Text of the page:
Not every album is personal to the artist. Many albums are so commercially driven that they are just made to produce hits. Every singer is an artist, but some take it to the next level.
There is a level where an artist’s own life is not just their own anymore, but their listeners’. This is exactly what Janet Jackson did with her album The Velvet Rope.
For starters, an important idea to understand with this album is “sankofa.” This is a word from Akan, a language in Ghana. The word means to “go back and take.” In terms of this album, it means to dig back into your past, take what was taken from you and claim it for yourself. These attributes are now yours to sculpt your character into who you want to be.
Janet Jackson’s “The Velvet Rope” explains her struggle with the “VIP” concept and many of her inner demons. For one, we can’t forget that Janet is a member of the heralded Jackson dynasty. This comes with both negative and positive attributes. Secondly, Janet didn’t ever feel she quite fit into this luxurious lifestyle. Sure she was a popular performer and singer, but she still hadn’t felt she had found her place. Her constant issues with her body image could have largely spurred this insecurity. That’s hard to believe for a woman considered to be one of the most beautiful in entertainment.
That’s where the metaphor of the velvet rope comes from. For each red carpet, there is a velvet rope you must cross to get into the VIP section. We all have a velvet rope that keeps others from discovering who we are. Every one of us has a “VIP” section in our lives.
The opening song “Velvet Rope” invites listeners into Janet’s personal masterpiece. She then goes into the song “You.” This is one of my personal favorites. This song chastises one who pretends to be someone else at the expense of others. A message that Janet not necessarily was sending to listeners but maybe one she needed to send to herself.
What Janet then does is pure musical genius. She took an old hook from a classic folk song by the legendary Joni Mitchell and mixes it with a modern R&B rhythm, while also mixing in rap. “Got ‘Til It’s Gone” is a classic.
One of the most profound moments of the album comes with her hit “Together Again.” It’s a great song taken out of the album context, but it means much more when listened to in the album as a whole. The interlude before the song states “You don’t have to hold onto the pain to hold on to the memory.” This song was written for her friends that she lost to aids. It’s a beautiful homage to those she was missing as well as showing a light of positivity in the face of death.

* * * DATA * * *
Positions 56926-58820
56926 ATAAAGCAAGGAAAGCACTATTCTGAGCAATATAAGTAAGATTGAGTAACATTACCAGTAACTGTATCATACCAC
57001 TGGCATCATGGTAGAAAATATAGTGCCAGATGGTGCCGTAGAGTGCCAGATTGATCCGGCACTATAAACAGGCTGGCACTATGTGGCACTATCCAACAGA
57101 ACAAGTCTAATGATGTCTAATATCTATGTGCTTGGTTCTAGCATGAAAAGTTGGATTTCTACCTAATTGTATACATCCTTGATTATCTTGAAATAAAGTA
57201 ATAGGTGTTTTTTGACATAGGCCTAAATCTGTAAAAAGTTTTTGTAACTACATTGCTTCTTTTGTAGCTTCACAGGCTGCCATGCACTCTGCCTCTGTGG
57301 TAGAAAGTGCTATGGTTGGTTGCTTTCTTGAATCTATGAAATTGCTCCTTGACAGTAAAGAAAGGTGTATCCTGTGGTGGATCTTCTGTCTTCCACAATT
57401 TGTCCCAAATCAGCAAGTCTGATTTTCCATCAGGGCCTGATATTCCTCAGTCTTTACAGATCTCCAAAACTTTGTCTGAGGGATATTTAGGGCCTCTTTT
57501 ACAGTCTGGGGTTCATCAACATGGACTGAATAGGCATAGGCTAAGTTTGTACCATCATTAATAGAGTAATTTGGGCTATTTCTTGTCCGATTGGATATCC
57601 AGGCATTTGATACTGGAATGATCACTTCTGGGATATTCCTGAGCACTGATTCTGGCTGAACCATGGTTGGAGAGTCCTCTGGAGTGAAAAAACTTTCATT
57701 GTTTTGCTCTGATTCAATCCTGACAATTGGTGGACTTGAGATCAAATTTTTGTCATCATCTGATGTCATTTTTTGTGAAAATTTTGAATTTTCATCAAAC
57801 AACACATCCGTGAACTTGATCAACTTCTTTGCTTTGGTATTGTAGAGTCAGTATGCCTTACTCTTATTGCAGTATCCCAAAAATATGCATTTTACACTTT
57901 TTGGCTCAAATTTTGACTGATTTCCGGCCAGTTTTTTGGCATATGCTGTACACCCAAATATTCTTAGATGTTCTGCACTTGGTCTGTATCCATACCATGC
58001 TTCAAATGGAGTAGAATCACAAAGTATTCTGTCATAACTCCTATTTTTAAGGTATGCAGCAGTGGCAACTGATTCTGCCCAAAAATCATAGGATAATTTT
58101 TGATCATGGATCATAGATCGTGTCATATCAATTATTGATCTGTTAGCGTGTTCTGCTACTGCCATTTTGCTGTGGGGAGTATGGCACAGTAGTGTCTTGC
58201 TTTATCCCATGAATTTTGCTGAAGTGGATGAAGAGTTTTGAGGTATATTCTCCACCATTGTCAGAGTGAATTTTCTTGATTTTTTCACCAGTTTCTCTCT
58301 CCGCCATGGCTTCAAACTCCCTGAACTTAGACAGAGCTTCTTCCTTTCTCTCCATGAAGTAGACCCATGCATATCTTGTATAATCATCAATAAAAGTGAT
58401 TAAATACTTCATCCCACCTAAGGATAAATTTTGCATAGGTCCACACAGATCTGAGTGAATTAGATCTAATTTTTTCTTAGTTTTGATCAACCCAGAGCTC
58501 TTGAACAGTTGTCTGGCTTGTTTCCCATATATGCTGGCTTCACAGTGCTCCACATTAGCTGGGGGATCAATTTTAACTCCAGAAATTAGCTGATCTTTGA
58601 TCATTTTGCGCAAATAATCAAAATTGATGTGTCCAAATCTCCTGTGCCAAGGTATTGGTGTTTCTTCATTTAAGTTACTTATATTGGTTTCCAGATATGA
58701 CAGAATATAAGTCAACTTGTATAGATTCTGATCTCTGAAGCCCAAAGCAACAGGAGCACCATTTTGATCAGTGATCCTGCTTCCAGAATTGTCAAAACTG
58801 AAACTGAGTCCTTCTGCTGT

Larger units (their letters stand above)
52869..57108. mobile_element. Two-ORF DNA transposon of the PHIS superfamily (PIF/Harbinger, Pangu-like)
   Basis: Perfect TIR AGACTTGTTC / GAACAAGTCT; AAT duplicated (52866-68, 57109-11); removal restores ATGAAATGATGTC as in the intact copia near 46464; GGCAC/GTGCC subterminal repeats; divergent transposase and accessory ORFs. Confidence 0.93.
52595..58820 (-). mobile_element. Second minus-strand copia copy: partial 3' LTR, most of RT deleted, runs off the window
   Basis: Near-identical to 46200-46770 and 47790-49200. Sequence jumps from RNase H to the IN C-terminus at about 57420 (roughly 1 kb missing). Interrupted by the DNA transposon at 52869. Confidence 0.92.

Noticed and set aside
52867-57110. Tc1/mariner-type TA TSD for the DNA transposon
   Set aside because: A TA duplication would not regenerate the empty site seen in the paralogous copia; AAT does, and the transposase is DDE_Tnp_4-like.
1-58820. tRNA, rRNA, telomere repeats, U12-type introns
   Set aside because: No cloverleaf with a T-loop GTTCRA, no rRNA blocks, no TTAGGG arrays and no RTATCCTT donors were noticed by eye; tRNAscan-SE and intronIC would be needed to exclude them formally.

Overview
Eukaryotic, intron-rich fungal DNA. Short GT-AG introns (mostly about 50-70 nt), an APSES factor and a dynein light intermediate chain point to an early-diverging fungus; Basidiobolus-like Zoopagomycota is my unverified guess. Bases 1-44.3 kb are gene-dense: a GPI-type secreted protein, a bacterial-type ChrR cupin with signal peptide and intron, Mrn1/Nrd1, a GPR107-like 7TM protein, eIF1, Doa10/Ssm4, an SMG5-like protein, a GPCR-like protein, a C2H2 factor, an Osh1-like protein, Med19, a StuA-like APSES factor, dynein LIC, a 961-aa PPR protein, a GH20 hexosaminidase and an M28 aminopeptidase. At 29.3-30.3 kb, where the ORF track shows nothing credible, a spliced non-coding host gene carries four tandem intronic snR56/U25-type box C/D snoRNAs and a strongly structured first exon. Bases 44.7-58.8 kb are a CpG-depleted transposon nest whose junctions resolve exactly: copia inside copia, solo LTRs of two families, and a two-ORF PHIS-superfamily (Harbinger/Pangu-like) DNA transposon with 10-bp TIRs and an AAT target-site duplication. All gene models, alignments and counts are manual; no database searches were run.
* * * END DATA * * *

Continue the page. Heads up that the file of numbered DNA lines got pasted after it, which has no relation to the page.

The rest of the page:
Janet then goes into “Empty,” explaining a one-sided relationship that she feels she may be “wasting her time” on. This parlays into the following song with an interlude that states “How empty of me to be so full of you.” The next song “What About,” then depicts a relationship in harsher terms asking, “What about the times you lied to me? What about the times you said no one would want me?” amongst many other questions. Although, in the end of the song she turns it around on herself, stating she was then asked the same questions.
In the end, every time I listen to this album I gain more respect for Janet. She placed herself in the most vulnerable position she could as a performer. She showed herself at fault as well as the victim. She portrayed her raw self to her audience. This took courage. She was truly able to reach into her past and pull back what was hers and create a masterpiece reflecting her own life.
This album is more than a collection of songs, it’s a journey. It’s hard to listen to these songs alone because you don’t get the full meaning or theme of the album. She lastly states at the end of the album, in the song “Special,” that we all just long to feel special. This is such a simple concept, yet one so hard to achieve.
In my own life, I struggle to let people step over my “velvet rope.” One must learn trust to fully experience life’s journeys to the fullest. Janet has shown that to me. She taught me that I can not hide behind a mask at the expense of others and that it’s time to just allow people to “enter” into who I am. Everything that was stolen from me through my shortcomings and failures, as well as people, are mine, sculpting me into who I am.
This is truly a profound concept we can all use in our lives.
**Disclaimer: The reason I call her Janet instead of Ms. Jackson throughout this post is because I’m not nasty.**
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Christian. Oklahoman. American. Vinyl enthusiast.